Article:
Cyril intoned: “I’ll tell thi summat, Frank, in’t next three neets tha guin to be visited by three spirits – t’spirit of Yorkshire Day past, t’Spirit of Yorkshire Day Present and t’Spirit of Yorkshire Day Yet To Come. Think on what they tell thi!”
Suddenly Frank was transported to a scene from his childhood. A friendly man in a flat cap stood next to him and Frank realised that this must be t’Spirit of Yorkshire Day Past. “Look at that,” said the spirit. “They’re learning the lad the proper way!” and Scrooge watched as the boy who was Scrooge looked at things in a shop window and, imitating his mother, parroted: “How much? How much? I could mek one missen!” and Frank’s mother patted him on the head and said: “That’s the spirit of Yorkshire Day, my lad!”
Then the scene changed and Frank Scrooge found himself watching the Yorkshire Day party he was due to go to later, and he noticed that, as usual, they’d invited some people from Lancashire to make fun of.
Frank and t’Spirit of Yorkshire Day Present watched as the sad and feeble Lancastrians made sad and feeble attempts in their comic accents to brag about Lancashire beauty spots, and beers and cheeses and sporting prowess, just for the Yorkshire people in the room to fall about laughing and set them right about the Yorkshire versions of the aforementioned.
T’Spirit of Yorkshire Day Present turned to Frank and said: “That’s why everybody loves us, you see: because we’re better than everybody else!” Frank agreed, but he wanted, like most people, even Yorkshire people, to be loved.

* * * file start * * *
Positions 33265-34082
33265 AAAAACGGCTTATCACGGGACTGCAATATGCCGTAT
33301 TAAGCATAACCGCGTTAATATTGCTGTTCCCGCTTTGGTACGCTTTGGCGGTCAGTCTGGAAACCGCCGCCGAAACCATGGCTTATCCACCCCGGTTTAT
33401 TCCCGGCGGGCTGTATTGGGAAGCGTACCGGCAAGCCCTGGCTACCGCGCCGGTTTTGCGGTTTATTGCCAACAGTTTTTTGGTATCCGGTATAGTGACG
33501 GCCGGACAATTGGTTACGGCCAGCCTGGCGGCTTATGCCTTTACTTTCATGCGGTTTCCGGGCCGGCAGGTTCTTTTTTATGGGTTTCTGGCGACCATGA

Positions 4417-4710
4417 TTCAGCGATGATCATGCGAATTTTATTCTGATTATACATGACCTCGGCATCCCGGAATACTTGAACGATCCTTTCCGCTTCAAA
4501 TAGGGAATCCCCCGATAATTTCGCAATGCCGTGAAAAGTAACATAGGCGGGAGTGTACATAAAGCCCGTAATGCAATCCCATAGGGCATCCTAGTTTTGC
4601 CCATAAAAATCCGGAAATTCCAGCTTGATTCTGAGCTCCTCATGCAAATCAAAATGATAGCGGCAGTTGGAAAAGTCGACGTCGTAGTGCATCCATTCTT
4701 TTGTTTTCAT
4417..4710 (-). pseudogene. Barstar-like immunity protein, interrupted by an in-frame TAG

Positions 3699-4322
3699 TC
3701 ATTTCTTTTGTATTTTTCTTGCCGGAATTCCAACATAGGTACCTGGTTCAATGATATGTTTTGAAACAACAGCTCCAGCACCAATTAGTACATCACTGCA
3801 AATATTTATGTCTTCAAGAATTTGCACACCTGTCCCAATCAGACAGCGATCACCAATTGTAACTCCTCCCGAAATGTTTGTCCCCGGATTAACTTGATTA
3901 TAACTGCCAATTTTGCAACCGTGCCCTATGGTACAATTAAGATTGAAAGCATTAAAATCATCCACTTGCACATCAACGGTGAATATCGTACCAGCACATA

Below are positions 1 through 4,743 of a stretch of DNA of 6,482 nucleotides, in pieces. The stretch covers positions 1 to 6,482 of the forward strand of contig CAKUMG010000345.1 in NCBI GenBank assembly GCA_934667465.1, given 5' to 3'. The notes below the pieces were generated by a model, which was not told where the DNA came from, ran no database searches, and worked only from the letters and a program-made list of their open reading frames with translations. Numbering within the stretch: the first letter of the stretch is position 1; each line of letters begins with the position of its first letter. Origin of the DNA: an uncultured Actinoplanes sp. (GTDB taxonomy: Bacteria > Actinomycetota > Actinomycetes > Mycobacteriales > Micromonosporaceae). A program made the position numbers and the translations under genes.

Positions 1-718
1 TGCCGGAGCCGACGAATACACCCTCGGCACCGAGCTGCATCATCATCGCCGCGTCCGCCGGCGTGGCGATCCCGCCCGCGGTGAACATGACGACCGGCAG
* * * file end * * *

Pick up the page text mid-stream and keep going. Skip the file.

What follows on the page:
Then the room melted away to reveal an empty space cloaked in darkness. A hooded figure stood next to Frank and this was obviously t’Spirit of Yorkshire Day Yet To Come. The spirit pointed with a bony finger and Frank managed to make out a number of huddled figures in giant flat caps murmuring phrases like ‘Yorkshire rain’s wettest” and “Tha can’t call that tea”.
Frank asked the hooded figure: “Is this how Yorkshire Day will be in the future? Will nobody come to listen to us telling people how great Yorkshire is and pretending to be skinflints?” The hooded figure laughed and said: “Of course not!” and whipped off the hood to reveal a shining White Rose costume.
The lights went up and the flat-capped people began to sing On Ilkla Moor Baht ‘at to crowds who enjoyed listening to Yorkshire folk showing off and pretending to be skinflints. Happy Yorkshire Day, everybody. How much?
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